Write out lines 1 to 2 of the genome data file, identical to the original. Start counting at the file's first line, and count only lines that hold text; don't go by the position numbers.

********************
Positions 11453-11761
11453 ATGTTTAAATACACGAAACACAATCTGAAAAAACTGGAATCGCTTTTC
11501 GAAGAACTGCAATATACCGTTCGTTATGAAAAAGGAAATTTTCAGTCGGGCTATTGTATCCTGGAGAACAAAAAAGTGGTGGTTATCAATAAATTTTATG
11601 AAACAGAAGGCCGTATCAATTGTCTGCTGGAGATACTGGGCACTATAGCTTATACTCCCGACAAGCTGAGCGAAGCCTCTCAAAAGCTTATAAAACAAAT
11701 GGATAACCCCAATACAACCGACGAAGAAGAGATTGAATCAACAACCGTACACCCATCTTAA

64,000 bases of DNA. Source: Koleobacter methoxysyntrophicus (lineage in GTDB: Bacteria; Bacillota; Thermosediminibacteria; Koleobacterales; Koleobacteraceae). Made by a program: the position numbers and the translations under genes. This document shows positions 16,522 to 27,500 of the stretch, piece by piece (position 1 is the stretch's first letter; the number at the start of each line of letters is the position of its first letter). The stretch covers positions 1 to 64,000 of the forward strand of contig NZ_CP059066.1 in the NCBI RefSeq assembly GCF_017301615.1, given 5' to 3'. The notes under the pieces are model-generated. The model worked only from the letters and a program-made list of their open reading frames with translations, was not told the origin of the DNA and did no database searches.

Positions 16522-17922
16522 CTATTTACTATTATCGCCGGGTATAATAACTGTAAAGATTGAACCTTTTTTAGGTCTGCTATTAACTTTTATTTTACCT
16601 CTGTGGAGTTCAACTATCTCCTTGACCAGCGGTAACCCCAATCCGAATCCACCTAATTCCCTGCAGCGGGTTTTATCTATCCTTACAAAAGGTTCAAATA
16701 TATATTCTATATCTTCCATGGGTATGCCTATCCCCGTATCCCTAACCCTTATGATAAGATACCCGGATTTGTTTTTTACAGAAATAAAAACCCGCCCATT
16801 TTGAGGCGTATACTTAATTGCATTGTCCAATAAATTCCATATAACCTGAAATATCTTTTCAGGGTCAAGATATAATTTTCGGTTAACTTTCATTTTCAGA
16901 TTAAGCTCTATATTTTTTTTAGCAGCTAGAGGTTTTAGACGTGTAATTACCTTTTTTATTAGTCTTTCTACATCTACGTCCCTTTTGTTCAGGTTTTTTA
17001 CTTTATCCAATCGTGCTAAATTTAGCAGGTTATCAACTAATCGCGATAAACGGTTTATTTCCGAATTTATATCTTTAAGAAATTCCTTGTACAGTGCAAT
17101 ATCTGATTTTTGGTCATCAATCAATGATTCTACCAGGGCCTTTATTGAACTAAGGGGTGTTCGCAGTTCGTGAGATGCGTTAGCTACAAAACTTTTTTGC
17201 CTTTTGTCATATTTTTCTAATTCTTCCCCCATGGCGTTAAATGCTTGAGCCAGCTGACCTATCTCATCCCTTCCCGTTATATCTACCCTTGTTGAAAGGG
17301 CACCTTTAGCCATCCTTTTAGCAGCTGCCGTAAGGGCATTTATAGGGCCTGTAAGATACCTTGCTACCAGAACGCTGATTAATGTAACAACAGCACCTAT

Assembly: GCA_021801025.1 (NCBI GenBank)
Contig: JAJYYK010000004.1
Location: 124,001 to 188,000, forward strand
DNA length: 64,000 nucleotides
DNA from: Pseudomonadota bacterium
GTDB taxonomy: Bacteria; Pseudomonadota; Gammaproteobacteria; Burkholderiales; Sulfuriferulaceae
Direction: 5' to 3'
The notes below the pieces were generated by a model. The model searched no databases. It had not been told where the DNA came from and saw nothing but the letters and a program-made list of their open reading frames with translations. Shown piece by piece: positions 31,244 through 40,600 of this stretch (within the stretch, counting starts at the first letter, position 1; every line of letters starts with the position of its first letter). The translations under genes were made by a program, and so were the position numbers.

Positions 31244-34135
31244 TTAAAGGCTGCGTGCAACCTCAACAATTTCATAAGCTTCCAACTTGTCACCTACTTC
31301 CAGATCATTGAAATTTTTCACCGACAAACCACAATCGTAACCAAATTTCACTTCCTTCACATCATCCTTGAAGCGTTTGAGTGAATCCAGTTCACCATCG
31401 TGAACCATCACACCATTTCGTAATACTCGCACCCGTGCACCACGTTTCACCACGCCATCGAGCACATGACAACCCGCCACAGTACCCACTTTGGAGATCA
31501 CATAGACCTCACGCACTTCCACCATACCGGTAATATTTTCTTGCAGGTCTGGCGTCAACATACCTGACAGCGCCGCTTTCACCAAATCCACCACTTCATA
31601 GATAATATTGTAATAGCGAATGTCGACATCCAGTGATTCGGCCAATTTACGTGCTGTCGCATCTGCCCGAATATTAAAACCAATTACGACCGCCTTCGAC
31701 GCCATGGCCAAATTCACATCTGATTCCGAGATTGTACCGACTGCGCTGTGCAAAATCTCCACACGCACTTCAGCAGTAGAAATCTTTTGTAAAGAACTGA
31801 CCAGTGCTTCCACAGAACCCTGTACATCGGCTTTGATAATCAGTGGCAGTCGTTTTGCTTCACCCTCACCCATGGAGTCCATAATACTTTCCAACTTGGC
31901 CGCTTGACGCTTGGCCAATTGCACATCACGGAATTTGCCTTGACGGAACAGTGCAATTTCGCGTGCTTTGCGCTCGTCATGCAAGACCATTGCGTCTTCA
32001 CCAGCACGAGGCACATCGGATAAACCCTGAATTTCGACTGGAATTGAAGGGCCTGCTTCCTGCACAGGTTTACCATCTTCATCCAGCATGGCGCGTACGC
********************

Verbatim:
Positions 11453-11761
11453 ATGTTTAAATACACGAAACACAATCTGAAAAAACTGGAATCGCTTTTC